Canonical makes Ubuntu Pro free for up to five machines • Registration

Canonical has opened up its previously paid update service for Ubuntu Pro. Now it’s free for up to five physical boxes.

The announcement only applies to Long Term Support releases. All you need is a free Ubuntu One account to sign up and get a token.

When you connect your machines to Ubuntu Pro, they get extended security maintenance coverage, which means the normal five years of software updates are extended to 10 years. The free offering also includes the company’s Livepatch service, which can install critical kernel updates without rebooting the computer. This is potentially very useful for busy servers, for which scheduling a maintenance window and downtime can be difficult, but is less important for desktop machines.

For servers, any Ubuntu virtual machines on that server are also covered as long as the physical host system is running Ubuntu. Machines can be attached to Ubuntu Pro using the command line pro attach or in the GUI via the Ubuntu Software & Updates app under the Livepatch tab.

As we previously reported, Ubuntu Pro also extends to Google Cloud and AWS.

The step is reminiscent of Red Hat, which offers its paid enterprise Linux distribution RHEL free of charge for up to 16 systems. For Canonical and Red Hat as well as for the largest independent Linux vendor SUSE, the main sources of income are paid services and support. The main difference between SUSE and Red Hat’s business models and Canonical’s is that the Ubuntu distribution is free… although a decade ago the company controversially asked for donations on its downloads page and displayed Amazon results in its search tool.

Canonical sells support under a tiered scheme called Ubuntu Advantage, which is so complex the company offers a full page of infographics to explain it. Its entry-level service offering is Ubuntu Pro, which itself has multiple tiers, with separate pricing for server and desktop support.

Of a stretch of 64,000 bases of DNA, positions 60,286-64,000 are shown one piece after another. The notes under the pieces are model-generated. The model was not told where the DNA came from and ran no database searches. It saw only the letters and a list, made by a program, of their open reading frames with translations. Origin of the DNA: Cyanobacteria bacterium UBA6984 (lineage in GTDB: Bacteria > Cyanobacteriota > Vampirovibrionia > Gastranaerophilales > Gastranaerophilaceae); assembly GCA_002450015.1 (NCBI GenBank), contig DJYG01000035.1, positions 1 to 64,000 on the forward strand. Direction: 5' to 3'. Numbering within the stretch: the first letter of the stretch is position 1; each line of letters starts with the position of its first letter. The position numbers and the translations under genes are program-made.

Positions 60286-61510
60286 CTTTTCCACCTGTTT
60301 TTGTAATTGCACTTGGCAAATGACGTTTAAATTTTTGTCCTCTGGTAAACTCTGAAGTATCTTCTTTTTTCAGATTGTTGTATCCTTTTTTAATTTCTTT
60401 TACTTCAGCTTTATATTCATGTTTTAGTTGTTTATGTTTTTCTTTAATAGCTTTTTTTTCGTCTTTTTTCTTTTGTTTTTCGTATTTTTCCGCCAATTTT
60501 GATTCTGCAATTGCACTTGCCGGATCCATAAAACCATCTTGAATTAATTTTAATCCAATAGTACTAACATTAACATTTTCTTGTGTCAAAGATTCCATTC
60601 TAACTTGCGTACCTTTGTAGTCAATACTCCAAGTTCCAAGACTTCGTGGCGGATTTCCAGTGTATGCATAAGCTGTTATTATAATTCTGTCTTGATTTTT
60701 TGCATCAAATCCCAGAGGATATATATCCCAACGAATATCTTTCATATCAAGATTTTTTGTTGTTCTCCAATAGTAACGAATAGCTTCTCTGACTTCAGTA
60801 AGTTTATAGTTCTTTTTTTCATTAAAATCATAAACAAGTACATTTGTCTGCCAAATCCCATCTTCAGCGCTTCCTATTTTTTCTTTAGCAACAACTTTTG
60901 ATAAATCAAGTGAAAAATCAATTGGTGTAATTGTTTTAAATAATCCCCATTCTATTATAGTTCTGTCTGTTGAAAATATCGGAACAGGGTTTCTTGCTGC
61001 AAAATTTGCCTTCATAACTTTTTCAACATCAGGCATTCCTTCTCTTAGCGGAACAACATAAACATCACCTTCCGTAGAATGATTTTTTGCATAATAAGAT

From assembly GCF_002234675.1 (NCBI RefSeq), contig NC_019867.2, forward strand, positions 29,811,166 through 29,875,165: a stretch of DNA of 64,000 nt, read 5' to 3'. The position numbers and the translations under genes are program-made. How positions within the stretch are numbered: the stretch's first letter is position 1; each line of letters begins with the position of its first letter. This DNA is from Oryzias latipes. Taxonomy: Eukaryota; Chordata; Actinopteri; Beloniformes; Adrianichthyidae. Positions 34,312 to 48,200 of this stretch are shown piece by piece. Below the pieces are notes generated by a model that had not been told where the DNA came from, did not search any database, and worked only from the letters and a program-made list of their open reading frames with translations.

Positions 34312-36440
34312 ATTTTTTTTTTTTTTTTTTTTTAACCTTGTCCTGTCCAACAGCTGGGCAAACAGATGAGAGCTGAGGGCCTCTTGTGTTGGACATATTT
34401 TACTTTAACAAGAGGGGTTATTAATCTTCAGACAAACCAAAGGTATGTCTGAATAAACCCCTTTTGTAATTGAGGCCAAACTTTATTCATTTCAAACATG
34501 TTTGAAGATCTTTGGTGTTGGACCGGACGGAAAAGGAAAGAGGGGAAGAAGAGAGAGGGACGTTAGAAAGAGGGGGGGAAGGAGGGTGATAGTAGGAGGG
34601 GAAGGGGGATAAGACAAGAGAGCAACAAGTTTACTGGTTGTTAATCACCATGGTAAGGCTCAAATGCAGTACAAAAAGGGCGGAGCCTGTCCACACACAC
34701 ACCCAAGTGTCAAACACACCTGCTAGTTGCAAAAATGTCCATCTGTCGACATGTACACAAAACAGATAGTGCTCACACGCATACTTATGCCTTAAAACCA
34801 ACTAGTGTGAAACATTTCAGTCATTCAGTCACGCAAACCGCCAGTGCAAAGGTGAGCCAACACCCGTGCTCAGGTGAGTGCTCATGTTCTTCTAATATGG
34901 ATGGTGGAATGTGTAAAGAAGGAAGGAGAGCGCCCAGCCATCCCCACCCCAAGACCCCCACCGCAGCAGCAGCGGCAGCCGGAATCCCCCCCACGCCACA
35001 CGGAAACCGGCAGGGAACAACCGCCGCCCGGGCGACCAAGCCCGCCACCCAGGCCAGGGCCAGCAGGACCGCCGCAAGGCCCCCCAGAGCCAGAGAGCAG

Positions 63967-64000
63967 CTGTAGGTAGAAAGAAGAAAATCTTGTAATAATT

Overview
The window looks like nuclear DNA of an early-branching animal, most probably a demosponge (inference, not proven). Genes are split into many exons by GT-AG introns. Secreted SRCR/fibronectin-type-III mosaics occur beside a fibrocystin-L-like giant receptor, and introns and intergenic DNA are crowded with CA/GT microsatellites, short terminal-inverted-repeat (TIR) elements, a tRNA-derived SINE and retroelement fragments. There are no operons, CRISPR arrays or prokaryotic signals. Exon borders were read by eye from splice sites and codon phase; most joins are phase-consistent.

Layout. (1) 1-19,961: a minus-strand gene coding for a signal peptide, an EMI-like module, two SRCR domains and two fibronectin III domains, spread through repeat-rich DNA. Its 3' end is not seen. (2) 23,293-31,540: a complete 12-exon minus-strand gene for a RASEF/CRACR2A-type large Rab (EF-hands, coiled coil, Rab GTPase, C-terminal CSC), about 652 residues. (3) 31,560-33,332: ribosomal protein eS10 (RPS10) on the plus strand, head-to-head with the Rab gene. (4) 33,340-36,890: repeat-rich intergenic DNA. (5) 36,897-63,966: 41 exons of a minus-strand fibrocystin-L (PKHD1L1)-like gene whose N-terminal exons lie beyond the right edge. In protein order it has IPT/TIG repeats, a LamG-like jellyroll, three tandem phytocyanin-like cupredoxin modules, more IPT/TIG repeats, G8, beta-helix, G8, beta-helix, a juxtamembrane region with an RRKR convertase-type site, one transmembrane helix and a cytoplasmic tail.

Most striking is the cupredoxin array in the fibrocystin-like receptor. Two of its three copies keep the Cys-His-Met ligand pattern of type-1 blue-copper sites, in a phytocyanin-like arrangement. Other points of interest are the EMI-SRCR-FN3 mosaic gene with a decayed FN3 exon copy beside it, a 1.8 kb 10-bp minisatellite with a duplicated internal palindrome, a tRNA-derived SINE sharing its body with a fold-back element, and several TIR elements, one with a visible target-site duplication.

The most basic level of support consists mainly of system updates. The biennial LTS versions of Ubuntu get five years of updates by default, and about a year ago the company extended that to 10 years for versions 14.04 and 16.04.

Canonical has been talking about going public for five years, but for now it’s still privately held. The main difference between Canonical and the two largest enterprise Linux vendors, SUSE and Red Hat, is that Canonical’s main distribution is free; SUSE and Red Hat both sponsor free distributions, openSUSE and Fedora respectively, but these are only supported by the community.

Fedora releases are updated up to four weeks after the latest version is released. Since new Fedora versions come out roughly every six months, that means 13 months of updates. The slow-running Leap version of openSUSE puts out point releases about annually, which are supported until six months after the next version.

So if you were running an Ubuntu LTS version, you were already significantly better off than with the free products from the two competitors. Recently, the Debian project has also started offering long-term support.

Unfortunately, as is common for press releases and marketing information, technical details on how it works and what exactly it covers are sparse. Call us cynical if you will, but we suspect the good folks in the marketing department don’t know what a “repository” is. As far as we can tell, this doesn’t just include software from Ubuntu main Depot, but also the universe repo, which means that in theory it should cover more or less all packages in the distribution except the loaded ones restricted and multiverse repos.

If so, this is a huge undertaking. In comparison, the repos for SLE and RHEL are relatively small. For example, although SUSE was a prominent supporter of KDE until Novell forcibly married it to GNOME pusher Ximian, SLE no longer includes KDE at all – you need to add an unsupported community repo to get the German-made desktop on the German desktop to install. created distribution.

It could well be that Canonical has some telemetry on what its paying customers are running and knows very few tools are running universe, and therefore feels able to handle this significant maintenance effort. Roughly estimated, there are about 60,000 packages in the main and universe Repos who is in the ballpark of 20 times more than in RHEL or SLE. ® Canonical makes Ubuntu Pro free for up to five machines • Registration

Rick Schindler

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